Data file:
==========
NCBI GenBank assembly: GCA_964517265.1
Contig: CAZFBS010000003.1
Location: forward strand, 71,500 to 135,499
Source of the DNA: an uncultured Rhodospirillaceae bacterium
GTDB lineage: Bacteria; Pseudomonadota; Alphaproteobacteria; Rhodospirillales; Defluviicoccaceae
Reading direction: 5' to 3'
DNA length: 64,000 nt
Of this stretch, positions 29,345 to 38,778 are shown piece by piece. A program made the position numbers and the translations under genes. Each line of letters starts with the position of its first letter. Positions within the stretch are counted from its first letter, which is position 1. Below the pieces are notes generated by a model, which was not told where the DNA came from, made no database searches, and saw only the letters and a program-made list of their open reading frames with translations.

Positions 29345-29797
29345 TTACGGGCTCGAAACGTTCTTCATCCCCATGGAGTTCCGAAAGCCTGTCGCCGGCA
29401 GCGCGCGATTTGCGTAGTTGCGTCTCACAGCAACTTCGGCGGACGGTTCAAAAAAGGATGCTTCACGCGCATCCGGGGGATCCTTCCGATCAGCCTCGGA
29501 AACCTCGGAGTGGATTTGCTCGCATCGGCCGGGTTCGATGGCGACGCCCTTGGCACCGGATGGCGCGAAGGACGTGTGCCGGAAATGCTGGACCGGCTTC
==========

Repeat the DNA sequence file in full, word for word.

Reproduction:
NCBI GenBank assembly: GCA_964517265.1
Contig: CAZFBS010000003.1
Location: forward strand, 71,500 to 135,499
Source of the DNA: an uncultured Rhodospirillaceae bacterium
GTDB lineage: Bacteria; Pseudomonadota; Alphaproteobacteria; Rhodospirillales; Defluviicoccaceae
Reading direction: 5' to 3'
DNA length: 64,000 nt
Of this stretch, positions 29,345 to 38,778 are shown piece by piece. A program made the position numbers and the translations under genes. Each line of letters starts with the position of its first letter. Positions within the stretch are counted from its first letter, which is position 1. Below the pieces are notes generated by a model, which was not told where the DNA came from, made no database searches, and saw only the letters and a program-made list of their open reading frames with translations.

Positions 29345-29797
29345 TTACGGGCTCGAAACGTTCTTCATCCCCATGGAGTTCCGAAAGCCTGTCGCCGGCA
29401 GCGCGCGATTTGCGTAGTTGCGTCTCACAGCAACTTCGGCGGACGGTTCAAAAAAGGATGCTTCACGCGCATCCGGGGGATCCTTCCGATCAGCCTCGGA
29501 AACCTCGGAGTGGATTTGCTCGCATCGGCCGGGTTCGATGGCGACGCCCTTGGCACCGGATGGCGCGAAGGACGTGTGCCGGAAATGCTGGACCGGCTTC